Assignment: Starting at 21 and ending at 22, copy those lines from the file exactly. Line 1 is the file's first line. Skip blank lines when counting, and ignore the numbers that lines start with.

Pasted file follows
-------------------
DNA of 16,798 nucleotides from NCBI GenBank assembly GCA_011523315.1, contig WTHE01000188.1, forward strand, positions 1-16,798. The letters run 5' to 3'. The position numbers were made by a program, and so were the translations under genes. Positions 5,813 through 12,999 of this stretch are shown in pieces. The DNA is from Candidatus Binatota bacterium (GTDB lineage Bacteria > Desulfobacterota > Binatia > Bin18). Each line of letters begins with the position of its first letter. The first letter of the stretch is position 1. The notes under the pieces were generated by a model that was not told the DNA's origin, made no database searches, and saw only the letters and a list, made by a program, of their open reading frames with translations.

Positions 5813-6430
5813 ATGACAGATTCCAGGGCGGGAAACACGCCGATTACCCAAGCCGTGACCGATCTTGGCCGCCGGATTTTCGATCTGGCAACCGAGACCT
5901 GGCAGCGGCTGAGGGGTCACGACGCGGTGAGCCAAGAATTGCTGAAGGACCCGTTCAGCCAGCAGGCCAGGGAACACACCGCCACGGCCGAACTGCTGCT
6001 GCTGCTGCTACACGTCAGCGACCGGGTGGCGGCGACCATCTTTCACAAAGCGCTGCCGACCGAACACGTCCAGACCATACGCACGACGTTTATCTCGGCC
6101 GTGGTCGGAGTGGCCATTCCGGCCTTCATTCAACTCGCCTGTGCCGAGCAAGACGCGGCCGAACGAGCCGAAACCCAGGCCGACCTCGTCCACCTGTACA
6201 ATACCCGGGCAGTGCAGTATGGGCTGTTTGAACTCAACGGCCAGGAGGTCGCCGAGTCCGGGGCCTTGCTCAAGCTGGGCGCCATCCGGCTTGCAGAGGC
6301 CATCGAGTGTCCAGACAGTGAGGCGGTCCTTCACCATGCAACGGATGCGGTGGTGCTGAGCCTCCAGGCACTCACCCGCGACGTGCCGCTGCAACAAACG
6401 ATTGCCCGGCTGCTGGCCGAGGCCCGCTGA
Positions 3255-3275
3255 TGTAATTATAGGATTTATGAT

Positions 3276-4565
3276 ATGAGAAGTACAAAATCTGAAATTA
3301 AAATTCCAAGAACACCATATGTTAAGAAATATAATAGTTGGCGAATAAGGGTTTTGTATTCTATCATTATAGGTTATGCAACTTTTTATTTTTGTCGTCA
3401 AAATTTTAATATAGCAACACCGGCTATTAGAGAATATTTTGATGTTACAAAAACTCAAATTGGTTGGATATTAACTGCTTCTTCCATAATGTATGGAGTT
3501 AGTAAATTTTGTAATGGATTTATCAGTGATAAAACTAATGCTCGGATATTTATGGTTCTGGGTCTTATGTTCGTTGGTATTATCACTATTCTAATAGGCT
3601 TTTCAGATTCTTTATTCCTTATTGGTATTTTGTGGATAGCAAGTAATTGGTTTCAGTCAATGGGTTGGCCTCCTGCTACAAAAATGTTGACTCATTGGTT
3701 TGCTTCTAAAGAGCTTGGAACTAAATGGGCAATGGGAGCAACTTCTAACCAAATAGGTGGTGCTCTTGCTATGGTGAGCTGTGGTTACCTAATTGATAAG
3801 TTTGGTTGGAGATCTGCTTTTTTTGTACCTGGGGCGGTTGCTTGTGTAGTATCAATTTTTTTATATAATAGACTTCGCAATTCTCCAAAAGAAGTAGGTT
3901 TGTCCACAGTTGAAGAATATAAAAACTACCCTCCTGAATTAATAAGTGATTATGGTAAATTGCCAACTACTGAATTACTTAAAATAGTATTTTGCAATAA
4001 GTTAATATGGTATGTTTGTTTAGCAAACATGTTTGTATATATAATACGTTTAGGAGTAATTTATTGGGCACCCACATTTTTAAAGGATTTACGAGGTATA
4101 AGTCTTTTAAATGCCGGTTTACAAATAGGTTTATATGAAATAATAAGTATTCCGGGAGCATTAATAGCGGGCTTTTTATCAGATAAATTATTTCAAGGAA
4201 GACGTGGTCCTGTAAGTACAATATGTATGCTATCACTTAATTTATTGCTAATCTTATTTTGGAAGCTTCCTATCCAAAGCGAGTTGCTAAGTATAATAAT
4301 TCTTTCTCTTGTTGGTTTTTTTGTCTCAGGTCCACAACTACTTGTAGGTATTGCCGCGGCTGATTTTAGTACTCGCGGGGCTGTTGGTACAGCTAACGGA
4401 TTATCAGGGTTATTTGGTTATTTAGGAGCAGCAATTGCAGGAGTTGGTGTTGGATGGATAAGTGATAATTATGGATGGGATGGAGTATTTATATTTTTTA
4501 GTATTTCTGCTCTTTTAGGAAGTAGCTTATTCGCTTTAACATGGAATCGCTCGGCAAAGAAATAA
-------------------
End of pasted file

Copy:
4001 GTTAATATGGTATGTTTGTTTAGCAAACATGTTTGTATATATAATACGTTTAGGAGTAATTTATTGGGCACCCACATTTTTAAAGGATTTACGAGGTATA
4101 AGTCTTTTAAATGCCGGTTTACAAATAGGTTTATATGAAATAATAAGTATTCCGGGAGCATTAATAGCGGGCTTTTTATCAGATAAATTATTTCAAGGAA